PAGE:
On Tue, Dec 10, 2013 at 07:50:20PM +0200, Heikki Linnakangas wrote: > On 12/10/2013 07:27 PM, Noah Misch wrote: > >On Thu, Dec 05, 2013 at 06:12:48PM +0200, Heikki Linnakangas wrote: > >>>On Wed, Nov 20, 2013 at 8:32 AM, Heikki Linnakangas > >>><hlinnakan...@vmware.com> wrote: > >>>>* As discussed in the "Something fishy happening on frogmouth" thread, I > >>>>don't like the fact that the dynamic shared memory segments will be > >>>>permanently leaked if you kill -9 postmaster and destroy the data > >>>>directory.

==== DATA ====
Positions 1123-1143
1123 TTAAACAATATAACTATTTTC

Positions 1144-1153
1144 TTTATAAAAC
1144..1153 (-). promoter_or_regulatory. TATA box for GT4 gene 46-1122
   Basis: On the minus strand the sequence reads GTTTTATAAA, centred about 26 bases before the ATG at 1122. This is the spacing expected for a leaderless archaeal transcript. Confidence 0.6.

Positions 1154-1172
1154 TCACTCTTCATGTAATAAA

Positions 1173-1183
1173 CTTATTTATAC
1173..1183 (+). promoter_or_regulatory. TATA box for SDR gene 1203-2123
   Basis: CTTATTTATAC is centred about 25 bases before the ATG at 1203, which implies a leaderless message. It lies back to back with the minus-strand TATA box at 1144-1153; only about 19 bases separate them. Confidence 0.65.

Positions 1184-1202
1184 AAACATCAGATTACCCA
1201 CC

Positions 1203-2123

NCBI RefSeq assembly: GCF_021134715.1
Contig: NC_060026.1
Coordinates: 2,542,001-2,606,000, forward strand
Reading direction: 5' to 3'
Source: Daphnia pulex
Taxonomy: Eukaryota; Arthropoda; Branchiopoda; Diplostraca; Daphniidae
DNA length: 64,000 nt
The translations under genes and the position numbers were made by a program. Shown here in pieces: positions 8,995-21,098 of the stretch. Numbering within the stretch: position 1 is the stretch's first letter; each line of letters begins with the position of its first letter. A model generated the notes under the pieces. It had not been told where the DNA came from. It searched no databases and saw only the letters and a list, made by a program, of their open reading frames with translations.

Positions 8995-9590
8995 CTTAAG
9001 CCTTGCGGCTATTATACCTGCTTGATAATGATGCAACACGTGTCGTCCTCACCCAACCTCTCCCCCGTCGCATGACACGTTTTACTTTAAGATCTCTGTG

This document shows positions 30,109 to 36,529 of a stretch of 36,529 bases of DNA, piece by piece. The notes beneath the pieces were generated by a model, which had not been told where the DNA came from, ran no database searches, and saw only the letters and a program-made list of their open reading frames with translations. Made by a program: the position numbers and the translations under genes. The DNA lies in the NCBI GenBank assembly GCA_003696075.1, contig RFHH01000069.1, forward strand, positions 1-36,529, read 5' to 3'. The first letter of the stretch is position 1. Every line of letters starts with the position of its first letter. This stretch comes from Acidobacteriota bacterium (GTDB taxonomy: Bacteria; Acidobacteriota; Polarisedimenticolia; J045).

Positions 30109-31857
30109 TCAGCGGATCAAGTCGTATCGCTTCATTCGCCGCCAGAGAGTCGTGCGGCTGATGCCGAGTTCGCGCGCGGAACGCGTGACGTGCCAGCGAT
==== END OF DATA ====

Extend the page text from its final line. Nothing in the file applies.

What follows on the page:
> >>I really think we need to do something about it. To use your earlier > >>example of parallel sort, it's not acceptable to permanently leak a 512 > >>GB segment on a system with 1 TB of RAM. > > > >I don't. Erasing your data directory after an unclean shutdown voids any > >expectations for a thorough, automatic release of system resources. Don't do > >that. The next time some new use of a persistent resource violates your hope > >for this scenario, there may be no remedy. > > Well, the point of erasing the data directory is to release system > resources. I would normally expect "killall -9 <process>; rm -rf > <data dir>" to thorougly get rid of the running program and all the > resources. It's surprising enough that the regular shared memory > segment is left behind Your expectation is misplaced. Processes and files are simply not the only persistent system resources of interest. > but at least that one gets cleaned up when > you start a new server (on same port). In the most-typical case, yes. In rare cases involving multiple postmasters starting and stopping, the successor to the erased data directory will not clean up the sysv segment. > Let's not add more cases like that, if we can avoid it. Only if we can avoid it for a modicum of effort and feature compromise. You're asking for PostgreSQL to reshape its use of persistent resources so you can throw around "killall -9 postgres; rm -rf $PGDATA" without so much as a memory leak. That use case, not PostgreSQL, has the defect here. > BTW, what if the data directory is seriously borked, and the server > won't start? Sure, don't do that, but it would be nice to have a way > to recover if you do anyway. (docs?) If something is corrupting your data directory in an open-ended manner, you have bigger problems than a memory leak until reboot. Recovering DSM happens before we read the control file, so the damage would need to fall among a short list of files for this to happen (bugs excluded). Nonetheless, I don't object to documenting the varieties of system resources that PostgreSQL may reserve and referencing the OS facilities for inspecting them. Are you actually using PostgreSQL this way: frequent "killall -9 postgres; rm -rf $PGDATA" after arbitrarily-bad $PGDATA corruption? Some automated fault injection test rig, perhaps? > >>One idea is to create the shared memory object with shm_open, and wait > >>until all the worker processes that need it have attached to it. Then, > >>shm_unlink() it, before using it for anything. That way the segment will > >>be automatically released once all the processes close() it, or die. In > >>particular, kill -9 will release it. (This is a variant of my earlier > >>idea to create a small number of anonymous shared memory file > >>descriptors in postmaster startup with shm_open(), and pass them down to > >>child processes with fork()). I think you could use that approach with > >>SysV shared memory as well, by destroying the segment with > >>sgmget(IPC_RMID) immediately after all processes have attached to it. > > > >That leaves a window in which we still leak the segment, > > A small window is better than a large one. Yes. > Another refinement is to wait for all the processes to attach before > setting the segment's size with ftruncate(). That way, when the > window is open for leaking the segment, it's still 0-sized so > leaking it is not a big deal. > > >and it is less > >general: not every use of DSM is conducive to having all processes attach in > >a > >short span of time. > > Let's cross that bridge when we get there. AFAICS it fits all the > use cases discussed this far. It does fit the use cases discussed thus far. nm -- Noah Misch EnterpriseDB http://www.enterprisedb.com -- Sent via pgsql-hackers mailing list (email@example.com) To make changes to your subscription: http://www.postgresql.org/mailpref/pgsql-hackers